November 15, 2010

Low-cost treatment helps prevent TB in people with HIV

Early results from a group of clinical trials in Africa and South America support wider use of a low-cost treatment to prevent the emergence of active tuberculosis in people living with HIV/AIDS.

In a supplement published Nov. 11 in the journal Aids, researchers affiliated with the Consortium to Respond Effectively to the AIDS/TB Epidemic, known as Create, note that isoniazid preventive therapy—using an antibiotic that is part of the routine treatment for active TB disease and prevents the emergence of active TB disease in HIV-infected people—produces minimal associated health risks when monitored monthly by trained nurses.

Globally, TB is the leading cause of death for people infected with HIV, and effective preventive therapies are essential to reduce TB-related morbidity and mortality.

Isoniazid is a common antibiotic that has been used in TB treatment since the late 1950s. While isoniazid is not recommended to be used alone for the treatment of active TB disease, earlier studies have indicated that the risk of developing drug resistance is minimal when isoniazid preventive therapy, or IPT, is administered to people who are latently infected with TB. IPT is administered as a nine-month course of daily medication, and it effectively prevents active TB disease in a high percentage of patients who complete a full course of treatment.

“This is exciting news for the global fight against TB and HIV,” said Richard Chaisson, a professor in the Division of Infectious Diseases at the Johns Hopkins University School of Medicine. “We have positive signs that IPT provides a safe and effective way to prevent TB in people living with HIV. The final results of the three trials that we are conducting in South Africa, Zambia and Brazil are not yet ready, but partial results from studies conducted by Thibela TB in South Africa and THRio in Brazil suggest that we are on the right path.”

Chaisson is principal investigator of Create, a research program funded by the Bill and Melinda Gates Foundation that is studying the most effective ways to prevent, diagnose and treat TB using currently available medicines and technologies. Create was launched in 2004, and the consortium expects to conclude a series of clinical trials in Brazil, South Africa and Zambia in late 2011.

Both TB and HIV are prevalent among migrant workers in the gold-mining industry in South Africa, and several of the articles published in the Aids supplement present data from a study of communitywide IPT in the mines there. The research intervention was conducted by the Aurum Institute of Johannesburg, in collaboration with the London School of Hygiene and Tropical Medicine, between 2006 and 2010.

One of the articles found that mortality was lower among individuals receiving IPT in combination with antiretroviral therapy for HIV infection. These results support the routine use of IPT in conjunction with ART. The studies also determined that people who undergo IPT experience few adverse events. Of the 24,221 participants in the clinical trial, only 130 experienced important side effects related to treatment. Serious adverse events, such as liver toxicity, were rare, and the study found that clinical criteria can be used to screen patients for serious toxicity risks and safely monitor patients while they are on IPT.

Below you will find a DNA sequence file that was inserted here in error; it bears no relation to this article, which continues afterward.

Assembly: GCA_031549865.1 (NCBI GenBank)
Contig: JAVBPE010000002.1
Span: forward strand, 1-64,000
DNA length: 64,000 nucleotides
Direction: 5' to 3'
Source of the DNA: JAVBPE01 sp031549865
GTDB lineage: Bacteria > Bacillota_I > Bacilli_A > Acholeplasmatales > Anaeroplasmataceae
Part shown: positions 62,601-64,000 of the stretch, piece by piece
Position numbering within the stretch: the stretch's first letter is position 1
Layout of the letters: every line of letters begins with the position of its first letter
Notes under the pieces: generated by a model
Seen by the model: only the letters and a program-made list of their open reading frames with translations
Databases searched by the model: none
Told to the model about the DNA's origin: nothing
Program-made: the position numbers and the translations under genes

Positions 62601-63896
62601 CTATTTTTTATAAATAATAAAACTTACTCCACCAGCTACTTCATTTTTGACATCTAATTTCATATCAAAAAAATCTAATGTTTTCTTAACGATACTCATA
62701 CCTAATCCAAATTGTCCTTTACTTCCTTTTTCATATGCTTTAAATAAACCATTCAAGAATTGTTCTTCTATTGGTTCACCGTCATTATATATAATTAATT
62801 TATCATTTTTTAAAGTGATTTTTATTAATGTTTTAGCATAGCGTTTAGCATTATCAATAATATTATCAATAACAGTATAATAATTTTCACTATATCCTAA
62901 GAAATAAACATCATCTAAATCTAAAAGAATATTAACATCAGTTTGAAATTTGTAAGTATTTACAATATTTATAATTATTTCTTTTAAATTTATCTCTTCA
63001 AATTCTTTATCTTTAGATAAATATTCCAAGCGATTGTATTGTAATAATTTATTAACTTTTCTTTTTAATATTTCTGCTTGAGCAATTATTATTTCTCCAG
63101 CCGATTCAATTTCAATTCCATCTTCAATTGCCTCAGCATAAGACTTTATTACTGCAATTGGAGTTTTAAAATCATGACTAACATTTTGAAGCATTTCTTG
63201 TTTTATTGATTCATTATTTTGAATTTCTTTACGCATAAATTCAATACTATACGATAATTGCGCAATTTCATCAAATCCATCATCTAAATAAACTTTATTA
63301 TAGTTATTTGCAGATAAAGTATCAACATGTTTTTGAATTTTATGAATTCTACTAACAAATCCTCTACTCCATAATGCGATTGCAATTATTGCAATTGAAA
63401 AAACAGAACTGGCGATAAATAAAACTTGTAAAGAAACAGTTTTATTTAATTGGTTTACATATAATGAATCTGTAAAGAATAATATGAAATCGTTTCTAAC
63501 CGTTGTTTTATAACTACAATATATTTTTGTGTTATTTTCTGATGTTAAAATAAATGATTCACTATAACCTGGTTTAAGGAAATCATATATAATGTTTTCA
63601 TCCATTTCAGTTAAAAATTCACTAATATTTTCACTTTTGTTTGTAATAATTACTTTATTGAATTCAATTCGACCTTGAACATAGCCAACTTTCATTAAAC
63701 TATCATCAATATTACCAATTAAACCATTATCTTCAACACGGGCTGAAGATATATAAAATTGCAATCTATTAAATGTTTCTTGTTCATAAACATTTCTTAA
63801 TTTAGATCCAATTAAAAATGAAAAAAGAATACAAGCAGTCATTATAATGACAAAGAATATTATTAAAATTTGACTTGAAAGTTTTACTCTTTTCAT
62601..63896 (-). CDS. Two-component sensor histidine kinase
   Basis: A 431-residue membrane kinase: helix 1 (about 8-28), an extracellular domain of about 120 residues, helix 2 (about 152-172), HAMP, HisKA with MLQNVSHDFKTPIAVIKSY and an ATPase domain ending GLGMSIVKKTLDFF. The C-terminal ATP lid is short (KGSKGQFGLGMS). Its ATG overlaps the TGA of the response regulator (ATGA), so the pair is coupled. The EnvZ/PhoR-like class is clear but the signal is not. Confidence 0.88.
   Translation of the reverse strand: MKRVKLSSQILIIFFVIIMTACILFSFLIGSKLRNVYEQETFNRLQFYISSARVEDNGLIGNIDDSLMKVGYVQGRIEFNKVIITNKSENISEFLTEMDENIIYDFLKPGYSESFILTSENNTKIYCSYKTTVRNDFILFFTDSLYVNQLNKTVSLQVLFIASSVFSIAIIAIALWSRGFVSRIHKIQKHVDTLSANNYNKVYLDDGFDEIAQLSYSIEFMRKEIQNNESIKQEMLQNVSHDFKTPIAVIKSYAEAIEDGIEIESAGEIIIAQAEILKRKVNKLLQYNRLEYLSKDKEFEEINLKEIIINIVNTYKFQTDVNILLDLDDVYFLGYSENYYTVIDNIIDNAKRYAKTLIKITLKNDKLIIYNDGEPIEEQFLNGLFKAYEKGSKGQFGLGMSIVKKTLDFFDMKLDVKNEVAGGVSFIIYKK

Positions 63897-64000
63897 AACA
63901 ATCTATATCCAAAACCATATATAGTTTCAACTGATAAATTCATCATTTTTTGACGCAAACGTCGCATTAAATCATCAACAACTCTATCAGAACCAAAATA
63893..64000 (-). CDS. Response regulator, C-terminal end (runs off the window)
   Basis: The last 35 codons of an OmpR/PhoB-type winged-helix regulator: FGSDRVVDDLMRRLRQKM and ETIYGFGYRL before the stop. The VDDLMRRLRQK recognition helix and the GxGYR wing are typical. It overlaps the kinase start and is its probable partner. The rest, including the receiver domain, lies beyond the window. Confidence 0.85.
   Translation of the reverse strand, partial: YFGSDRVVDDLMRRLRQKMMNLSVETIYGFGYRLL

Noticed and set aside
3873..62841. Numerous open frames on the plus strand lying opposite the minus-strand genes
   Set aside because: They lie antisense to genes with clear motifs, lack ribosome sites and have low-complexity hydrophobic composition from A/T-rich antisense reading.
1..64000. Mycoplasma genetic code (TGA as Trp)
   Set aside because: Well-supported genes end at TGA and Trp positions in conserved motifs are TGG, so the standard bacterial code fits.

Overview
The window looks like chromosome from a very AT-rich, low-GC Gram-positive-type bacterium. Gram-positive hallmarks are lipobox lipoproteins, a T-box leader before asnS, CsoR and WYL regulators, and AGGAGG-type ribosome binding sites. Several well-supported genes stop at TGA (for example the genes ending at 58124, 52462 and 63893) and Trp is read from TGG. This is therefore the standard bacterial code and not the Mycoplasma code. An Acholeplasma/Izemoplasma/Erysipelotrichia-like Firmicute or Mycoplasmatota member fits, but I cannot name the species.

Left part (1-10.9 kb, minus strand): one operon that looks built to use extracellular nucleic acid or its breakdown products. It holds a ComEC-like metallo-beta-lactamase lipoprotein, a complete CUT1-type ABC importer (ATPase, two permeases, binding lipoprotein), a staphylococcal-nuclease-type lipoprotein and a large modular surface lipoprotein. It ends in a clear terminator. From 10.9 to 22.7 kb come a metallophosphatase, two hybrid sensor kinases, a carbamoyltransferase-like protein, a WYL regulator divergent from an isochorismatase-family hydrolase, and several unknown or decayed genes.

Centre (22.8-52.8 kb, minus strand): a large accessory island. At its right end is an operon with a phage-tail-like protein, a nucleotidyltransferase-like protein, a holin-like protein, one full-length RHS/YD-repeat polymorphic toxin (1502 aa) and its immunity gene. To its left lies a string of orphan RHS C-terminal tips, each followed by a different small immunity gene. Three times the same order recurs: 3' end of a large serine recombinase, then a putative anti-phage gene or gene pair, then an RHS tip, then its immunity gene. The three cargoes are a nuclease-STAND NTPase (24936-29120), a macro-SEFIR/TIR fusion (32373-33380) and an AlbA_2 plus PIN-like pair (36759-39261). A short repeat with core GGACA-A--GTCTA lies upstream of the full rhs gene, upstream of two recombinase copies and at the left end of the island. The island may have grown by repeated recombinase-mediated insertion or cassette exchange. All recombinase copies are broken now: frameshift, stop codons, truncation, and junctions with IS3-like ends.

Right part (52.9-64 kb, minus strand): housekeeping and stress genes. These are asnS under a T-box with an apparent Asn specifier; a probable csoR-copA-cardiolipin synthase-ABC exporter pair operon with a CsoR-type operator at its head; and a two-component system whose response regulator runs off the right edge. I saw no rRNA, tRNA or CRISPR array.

Another paper established that chest radiography, where available, can be a useful adjunct to symptom screening in ruling out active TB. The identification and exclusion of active TB cases is critical to ensuring the long-term effectiveness of IPT because active TB must be treated with a combination of antibiotics to prevent the development of drug-resistant TB strains.

While patient uptake to IPT was surprisingly high in the Thibela TB study, one of the studies found that health care workers serve as the primary barrier to widespread adoption of IPT for HIV-infected patients in the local clinic setting. Lack of experience with IPT among physicians must be addressed with efforts to raise awareness of the treatment by local health care leaders, the researchers said. New South African government national guidelines on the use of IPT for HIV-infected individuals have been recently released in the hope that more health care providers will adopt the use of IPT for people living with HIV.

In a Create study conducted among 29 public health clinics in Rio de Janeiro, more than 5,000 HIV-infected patients had tuberculin skin tests placed; of the 94 percent of the tests that were read, 18 percent were positive. Eighty-three percent of those with positive skin tests have completed therapy to date, and fewer than 2 percent have had minor adverse effects. The researchers said that this study demonstrates that IPT can be incorporated successfully into existing public health clinics.

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